“Twelve interviews on each screen … there’s a huge amount of content,” he said. “The idea was there would be a lot of different voices, so people would be able to find themselves and hear different stories. One of the things about the exhibit is it’s very interactive …. We’re not telling their stories; they’re telling us.”
As one walks to the exhibit space through the museum, notable American writers who are immigrants or children of immigrants, are tagged with a “My America: Immigrant & Refugee Writers Today” sticker to show that nearly every writer is connected to a migration experience.
Visitors are encouraged to share their stories of migration on cards that look like luggage tags and leave them for other visitors to read.
“The stamps let them acknowledge what their family story is: Did they come for family? Opportunity? Refuge? Or by force (as slaves)? Or was there some other reason?” Carey said.
Vu Tran, University of Chicago director of undergraduate studies in creative writing who emigrated from Vietnam with his family at 5, and Juan Martinez, assistant professor of English at Northwestern University who came to America by way of Colombia at 16, are part of the exhibit.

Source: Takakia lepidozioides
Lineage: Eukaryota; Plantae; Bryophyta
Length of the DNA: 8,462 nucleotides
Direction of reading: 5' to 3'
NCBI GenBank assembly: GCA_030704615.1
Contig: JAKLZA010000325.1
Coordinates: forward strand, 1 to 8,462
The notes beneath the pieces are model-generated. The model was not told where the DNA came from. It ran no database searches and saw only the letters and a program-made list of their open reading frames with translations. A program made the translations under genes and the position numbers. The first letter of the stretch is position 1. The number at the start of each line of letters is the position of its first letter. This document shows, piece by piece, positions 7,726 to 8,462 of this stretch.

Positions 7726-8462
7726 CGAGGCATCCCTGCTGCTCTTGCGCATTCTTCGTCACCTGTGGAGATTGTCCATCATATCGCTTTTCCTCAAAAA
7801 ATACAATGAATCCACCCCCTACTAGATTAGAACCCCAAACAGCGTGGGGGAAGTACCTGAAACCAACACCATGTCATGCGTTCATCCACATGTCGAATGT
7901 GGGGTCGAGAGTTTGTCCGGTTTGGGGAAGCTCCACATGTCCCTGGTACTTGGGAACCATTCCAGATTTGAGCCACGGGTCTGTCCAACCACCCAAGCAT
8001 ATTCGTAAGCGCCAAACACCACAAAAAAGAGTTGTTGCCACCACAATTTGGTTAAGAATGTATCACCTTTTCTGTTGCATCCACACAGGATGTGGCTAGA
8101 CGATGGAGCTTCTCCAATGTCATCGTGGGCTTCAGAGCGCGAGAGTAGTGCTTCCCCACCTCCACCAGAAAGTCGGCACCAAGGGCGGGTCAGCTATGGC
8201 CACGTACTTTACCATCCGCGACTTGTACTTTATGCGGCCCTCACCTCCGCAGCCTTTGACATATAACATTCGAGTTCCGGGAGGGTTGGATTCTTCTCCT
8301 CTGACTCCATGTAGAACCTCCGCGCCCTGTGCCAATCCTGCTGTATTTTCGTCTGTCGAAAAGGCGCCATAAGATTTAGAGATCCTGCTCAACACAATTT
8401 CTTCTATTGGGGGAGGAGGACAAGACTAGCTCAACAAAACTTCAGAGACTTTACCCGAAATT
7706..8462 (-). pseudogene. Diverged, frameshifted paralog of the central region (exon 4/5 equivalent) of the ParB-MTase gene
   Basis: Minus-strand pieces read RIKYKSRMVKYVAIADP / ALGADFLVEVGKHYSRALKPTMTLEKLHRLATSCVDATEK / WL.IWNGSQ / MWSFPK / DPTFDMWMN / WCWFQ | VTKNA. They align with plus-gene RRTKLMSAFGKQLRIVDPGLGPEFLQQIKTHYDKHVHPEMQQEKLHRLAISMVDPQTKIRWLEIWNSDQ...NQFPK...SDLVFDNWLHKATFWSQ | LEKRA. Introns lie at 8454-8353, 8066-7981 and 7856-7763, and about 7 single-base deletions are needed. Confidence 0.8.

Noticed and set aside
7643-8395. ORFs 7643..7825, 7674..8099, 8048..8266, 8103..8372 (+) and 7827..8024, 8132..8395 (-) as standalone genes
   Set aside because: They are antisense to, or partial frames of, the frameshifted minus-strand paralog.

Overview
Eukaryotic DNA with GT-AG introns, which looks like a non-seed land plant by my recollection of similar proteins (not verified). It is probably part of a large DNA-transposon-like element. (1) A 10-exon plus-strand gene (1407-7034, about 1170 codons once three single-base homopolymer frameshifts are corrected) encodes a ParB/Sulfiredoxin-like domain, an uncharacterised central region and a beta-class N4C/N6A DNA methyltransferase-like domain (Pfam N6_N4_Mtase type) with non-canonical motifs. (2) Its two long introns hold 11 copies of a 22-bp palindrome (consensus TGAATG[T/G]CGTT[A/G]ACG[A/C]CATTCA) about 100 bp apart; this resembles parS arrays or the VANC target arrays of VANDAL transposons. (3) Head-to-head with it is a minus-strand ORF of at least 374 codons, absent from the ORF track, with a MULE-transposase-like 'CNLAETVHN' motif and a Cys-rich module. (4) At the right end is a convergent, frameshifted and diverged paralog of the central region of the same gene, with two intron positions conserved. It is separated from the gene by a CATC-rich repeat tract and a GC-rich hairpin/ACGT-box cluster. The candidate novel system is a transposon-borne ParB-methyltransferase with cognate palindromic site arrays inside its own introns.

“For me, I grew up reading a lot of American authors, a lot of science fiction,” Martinez said. “But it took me a long time to realize that there’s a wider diet of literature out there and that there were people who kind of shared the experience of not quite being from here while being from here.”
Vu, a friend of Martinez, said projects like “My America” help to expand readers’ “interests and who you engage with in an artistic culture.”
“This has been part of a slow process of expanding my reading — and reading not only my fellow Vietnamese American writers but as many writers of color as I can,” he said. “And teaching them too.
“Our students are not only interested in a wider range of writers and topics, but they insist on it. I felt more passive when I was young — I kind of just swallowed what my teachers were telling me about the cannon. And I really didn’t question it, but now my students are.
“They’re forcing not just my white colleagues but myself to ask the question: Who should I teach and how should I teach it?”